Volkswagen AG plans to decide in the first half of this year whether new battery technology under development at U.S. startup QuantumScape Corp. is ready for use in its electric cars.
The technology’s potential to boost the range of battery-powered vehicles is compelling and tests are progressing, VW Chief Executive Officer Martin Winterkorn said outside a press conference in Stuttgart, Germany, on Tuesday.
“I was there last year,” Winterkorn said. “Progress has been made,” and the company will be able to determine how to proceed by July.
Boosting battery capacity and improving safety could help Wolfsburg, Germany-based Volkswagen, the world’s second-largest automaker, gain a technological edge over Tesla Motors Inc., the Palo Alto, California-based electric-car producer led by billionaire Elon Musk.
VW acquired a 5 percent holding in QuantumScape and has options to raise the stake, people familiar with the matter said in December. The German carmaker is considering using the energy-storage technology, which is fireproof, for vehicles from the namesake brand as well as at the luxury Porsche and Audi divisions, the people said.
Tesla came under scrutiny by regulators in 2013 after fires involving the Model S sedan.
Closely held QuantumScape, founded in 2010 by former Stanford University researchers, is working on solid-state batteries as an alternative to liquid electrolytes such as the lithium-ion technology used in many electric cars today. Solid electrolytes are burn resistant and could potentially store more energy and provide more power to extend the range of electric vehicles.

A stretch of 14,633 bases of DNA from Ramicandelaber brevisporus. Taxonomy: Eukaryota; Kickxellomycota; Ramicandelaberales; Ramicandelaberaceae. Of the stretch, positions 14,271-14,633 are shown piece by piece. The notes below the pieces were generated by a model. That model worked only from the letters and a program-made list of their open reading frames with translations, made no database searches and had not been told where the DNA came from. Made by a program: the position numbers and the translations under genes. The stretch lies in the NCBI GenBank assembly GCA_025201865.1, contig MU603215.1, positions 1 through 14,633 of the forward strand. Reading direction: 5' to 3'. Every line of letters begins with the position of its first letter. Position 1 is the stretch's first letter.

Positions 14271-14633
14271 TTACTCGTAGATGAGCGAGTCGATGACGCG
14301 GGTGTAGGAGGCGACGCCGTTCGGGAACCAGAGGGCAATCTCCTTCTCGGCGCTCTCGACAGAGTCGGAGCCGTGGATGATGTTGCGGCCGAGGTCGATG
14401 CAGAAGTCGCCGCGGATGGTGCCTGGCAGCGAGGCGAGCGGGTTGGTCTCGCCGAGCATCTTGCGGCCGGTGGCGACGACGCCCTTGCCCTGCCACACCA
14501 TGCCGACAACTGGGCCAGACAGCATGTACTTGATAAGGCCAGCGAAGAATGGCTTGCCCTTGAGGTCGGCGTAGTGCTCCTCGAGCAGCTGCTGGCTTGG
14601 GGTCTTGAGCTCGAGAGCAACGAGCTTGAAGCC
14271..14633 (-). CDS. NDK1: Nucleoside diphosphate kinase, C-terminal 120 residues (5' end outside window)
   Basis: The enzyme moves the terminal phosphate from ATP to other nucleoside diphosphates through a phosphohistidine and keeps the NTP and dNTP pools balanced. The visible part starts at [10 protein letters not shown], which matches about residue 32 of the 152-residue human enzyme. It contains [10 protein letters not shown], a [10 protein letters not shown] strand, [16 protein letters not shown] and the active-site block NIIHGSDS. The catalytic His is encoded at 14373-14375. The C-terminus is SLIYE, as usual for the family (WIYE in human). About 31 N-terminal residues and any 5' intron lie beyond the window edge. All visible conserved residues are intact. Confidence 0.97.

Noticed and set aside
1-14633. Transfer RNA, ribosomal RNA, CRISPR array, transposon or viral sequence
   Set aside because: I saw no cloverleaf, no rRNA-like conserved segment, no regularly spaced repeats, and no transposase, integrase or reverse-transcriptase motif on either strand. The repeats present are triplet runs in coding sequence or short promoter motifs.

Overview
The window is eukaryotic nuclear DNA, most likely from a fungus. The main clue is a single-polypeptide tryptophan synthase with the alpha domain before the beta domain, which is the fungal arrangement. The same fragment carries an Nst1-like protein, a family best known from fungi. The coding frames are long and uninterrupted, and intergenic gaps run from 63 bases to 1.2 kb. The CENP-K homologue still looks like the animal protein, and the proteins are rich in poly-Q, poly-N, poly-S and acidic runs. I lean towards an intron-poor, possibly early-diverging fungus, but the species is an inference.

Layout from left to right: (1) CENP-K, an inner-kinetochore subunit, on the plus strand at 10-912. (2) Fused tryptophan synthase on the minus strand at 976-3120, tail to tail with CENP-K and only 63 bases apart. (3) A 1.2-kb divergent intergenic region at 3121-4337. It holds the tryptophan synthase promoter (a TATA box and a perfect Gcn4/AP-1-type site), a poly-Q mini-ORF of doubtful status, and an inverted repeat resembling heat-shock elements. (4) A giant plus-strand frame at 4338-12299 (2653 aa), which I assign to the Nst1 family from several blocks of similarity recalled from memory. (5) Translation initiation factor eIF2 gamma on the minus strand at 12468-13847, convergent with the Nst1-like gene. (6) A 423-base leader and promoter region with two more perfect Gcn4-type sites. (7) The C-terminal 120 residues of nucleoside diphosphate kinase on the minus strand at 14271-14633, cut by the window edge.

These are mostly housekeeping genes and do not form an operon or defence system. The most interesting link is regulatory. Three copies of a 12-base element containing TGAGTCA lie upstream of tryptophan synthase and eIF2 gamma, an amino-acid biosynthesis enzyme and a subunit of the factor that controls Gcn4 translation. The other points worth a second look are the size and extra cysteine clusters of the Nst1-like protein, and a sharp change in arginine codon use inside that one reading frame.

While demand for electric cars remains tepid, the technology is critical for meeting tightening emissions regulations, especially for luxury-car manufacturers such as Audi, BMW and Mercedes-Benz. Volkswagen’s increased focus on electric cars would put pressure on Tesla to maintain its sales lead.
Winterkorn said in November that he sees “great potential” in the new power-storage technology, which may expand an electric vehicle’s driving distance between recharges to as much as 700 kilometers (430 miles). That’s more than three times the range of the battery-powered version of the VW Golf. Tesla’s Model S has a range of 270 miles, according to its website.